Because of the changing attitudes and needs of the consumer, the voice of advertising has evolved as rapidly as the goods and services it aimed to sell, but the “voice of government” in this country hasn’t changed in ages. Actually, “officialese” has never evolved from talking down at people.
The communication of officialdom with the ordinary citizen has always been stilted, pedantic and convoluted and—even in the Third Millennium— clearly betrays the belief that authority must speak in a stiff and complicated way to be authoritative.
According to Dutch cultural anthropologist Geert Hofstede, power distance is one of the key dimensions defining a national culture. With their average high index of power distance, Italians accept the fact that power is still distributed unequally and endure an elevated degree of formality in their dealings with the powers that be.
Public announcements in Italy are unduly complicated and assume a pompous tone, instead of making things simple to understand for the less literate. Safety information in public transportation is pathetically ineffective because it adopts insider terminology that the end user can hardly comprehend. Messages are formulated in a clunky and verbose way that fails to explain things and make them understandable.
A classic example is displayed by the quintessential non-customer-centric organization, the state railways (aka Trenitalia).
If you stand in a major station for at least 5 minutes, you will hear this public announcement (in Italian): “Passengers are requested to position themselves on the platform based on the location of the car corresponding to the class of service they have purchased and to let arriving passengers disembark first”.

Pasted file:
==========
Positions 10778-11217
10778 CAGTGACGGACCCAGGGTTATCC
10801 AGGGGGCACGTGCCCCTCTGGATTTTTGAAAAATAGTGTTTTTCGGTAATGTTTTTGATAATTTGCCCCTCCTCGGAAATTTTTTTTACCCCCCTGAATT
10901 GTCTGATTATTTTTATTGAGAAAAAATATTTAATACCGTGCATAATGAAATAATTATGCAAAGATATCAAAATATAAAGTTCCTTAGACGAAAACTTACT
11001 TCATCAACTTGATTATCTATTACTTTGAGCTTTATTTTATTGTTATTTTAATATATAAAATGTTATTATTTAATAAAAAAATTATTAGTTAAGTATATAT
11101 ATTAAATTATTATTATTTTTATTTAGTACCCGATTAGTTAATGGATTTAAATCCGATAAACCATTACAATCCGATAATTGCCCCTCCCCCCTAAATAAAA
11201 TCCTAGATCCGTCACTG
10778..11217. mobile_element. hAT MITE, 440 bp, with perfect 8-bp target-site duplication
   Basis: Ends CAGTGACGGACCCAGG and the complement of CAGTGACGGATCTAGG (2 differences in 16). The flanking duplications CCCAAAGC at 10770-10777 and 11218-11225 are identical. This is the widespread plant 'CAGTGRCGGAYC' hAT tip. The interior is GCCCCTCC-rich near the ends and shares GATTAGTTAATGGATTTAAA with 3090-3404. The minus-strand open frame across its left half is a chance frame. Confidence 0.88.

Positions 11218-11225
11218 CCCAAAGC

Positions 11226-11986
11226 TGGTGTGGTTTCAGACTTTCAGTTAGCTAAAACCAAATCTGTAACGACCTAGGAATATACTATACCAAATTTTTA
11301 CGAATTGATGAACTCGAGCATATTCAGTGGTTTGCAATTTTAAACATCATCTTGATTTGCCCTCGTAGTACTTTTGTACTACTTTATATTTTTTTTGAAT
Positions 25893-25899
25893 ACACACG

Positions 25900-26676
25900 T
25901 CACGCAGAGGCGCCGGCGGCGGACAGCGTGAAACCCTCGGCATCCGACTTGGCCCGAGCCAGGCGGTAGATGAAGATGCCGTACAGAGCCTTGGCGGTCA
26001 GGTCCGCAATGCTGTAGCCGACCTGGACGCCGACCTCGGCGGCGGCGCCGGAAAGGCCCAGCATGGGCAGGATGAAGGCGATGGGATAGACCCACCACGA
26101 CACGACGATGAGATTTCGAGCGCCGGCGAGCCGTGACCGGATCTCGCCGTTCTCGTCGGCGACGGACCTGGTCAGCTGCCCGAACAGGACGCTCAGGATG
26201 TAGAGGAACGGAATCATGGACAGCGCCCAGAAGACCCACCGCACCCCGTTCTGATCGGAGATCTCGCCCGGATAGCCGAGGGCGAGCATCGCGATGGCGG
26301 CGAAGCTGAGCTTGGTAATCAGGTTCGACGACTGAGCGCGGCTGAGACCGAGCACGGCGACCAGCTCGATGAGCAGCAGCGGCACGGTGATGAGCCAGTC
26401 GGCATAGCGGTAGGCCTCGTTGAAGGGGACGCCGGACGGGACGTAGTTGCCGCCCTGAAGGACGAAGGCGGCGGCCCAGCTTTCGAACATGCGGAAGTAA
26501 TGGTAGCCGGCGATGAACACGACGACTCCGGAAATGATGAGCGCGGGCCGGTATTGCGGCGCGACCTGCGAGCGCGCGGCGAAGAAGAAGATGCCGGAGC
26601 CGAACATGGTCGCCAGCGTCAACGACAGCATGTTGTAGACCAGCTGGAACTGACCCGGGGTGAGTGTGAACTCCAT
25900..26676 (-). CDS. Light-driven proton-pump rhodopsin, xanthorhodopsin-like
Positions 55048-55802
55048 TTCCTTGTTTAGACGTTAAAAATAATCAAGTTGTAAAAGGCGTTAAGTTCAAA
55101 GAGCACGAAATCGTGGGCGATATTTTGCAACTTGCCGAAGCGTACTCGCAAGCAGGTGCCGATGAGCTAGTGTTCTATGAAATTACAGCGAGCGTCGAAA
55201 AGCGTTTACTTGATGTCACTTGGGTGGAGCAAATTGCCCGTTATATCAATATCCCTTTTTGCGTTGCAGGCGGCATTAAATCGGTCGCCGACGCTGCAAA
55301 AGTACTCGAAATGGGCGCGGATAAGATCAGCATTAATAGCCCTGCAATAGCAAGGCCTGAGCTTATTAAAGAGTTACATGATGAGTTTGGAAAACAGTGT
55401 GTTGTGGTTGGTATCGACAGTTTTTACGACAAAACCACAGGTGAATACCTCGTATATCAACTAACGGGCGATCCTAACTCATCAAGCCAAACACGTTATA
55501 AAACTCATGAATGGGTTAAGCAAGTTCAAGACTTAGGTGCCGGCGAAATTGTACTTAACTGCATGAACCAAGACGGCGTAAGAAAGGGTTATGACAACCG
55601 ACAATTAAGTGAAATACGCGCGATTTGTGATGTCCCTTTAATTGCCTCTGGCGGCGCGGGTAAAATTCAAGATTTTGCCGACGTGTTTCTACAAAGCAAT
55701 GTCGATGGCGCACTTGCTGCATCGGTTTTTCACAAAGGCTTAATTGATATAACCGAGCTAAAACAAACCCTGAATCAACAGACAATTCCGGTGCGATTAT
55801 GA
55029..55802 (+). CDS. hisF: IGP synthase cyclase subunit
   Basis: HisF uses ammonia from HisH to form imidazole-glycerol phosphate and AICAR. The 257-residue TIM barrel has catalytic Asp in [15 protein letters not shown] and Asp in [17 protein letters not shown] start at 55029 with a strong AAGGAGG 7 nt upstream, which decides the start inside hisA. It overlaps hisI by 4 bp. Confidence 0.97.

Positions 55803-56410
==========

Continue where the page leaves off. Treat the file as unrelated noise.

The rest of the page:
Such a uselessly convoluted and obscure message is understood by few and simply adds to the constant din of the station. Surely, it could have been made simpler, perhaps by dispensing with its silly formality. But that is a non-starter for the likes of Trenitalia.
Another doozy produced by the very same organization has to do with the computer-generated female voice that makes public announcements in high-speed train stations. This virtual creature with a British accent starts every message with “Trenitalia informs…”. The oddity here is that the name of the rail operator is pronounced “Treni-tay-lya”.
Now, in English the noun Italy is pronounced it-l-ee and the adjective Italian ih-tal-yuhn. The sound “tay” in Trenitalia is an aberration, since it does not originate from either the noun or the adjective. Common sense would dictate that—before you run a public announcement hundreds of time each day—you have it checked by a native speaker or a linguist.
But an in-focused, government-owned organization like Trenitalia doesn’t operate that way. With 35,000 employees and revenues of Euro 3.5 bn it probably thinks it can write its own language rules.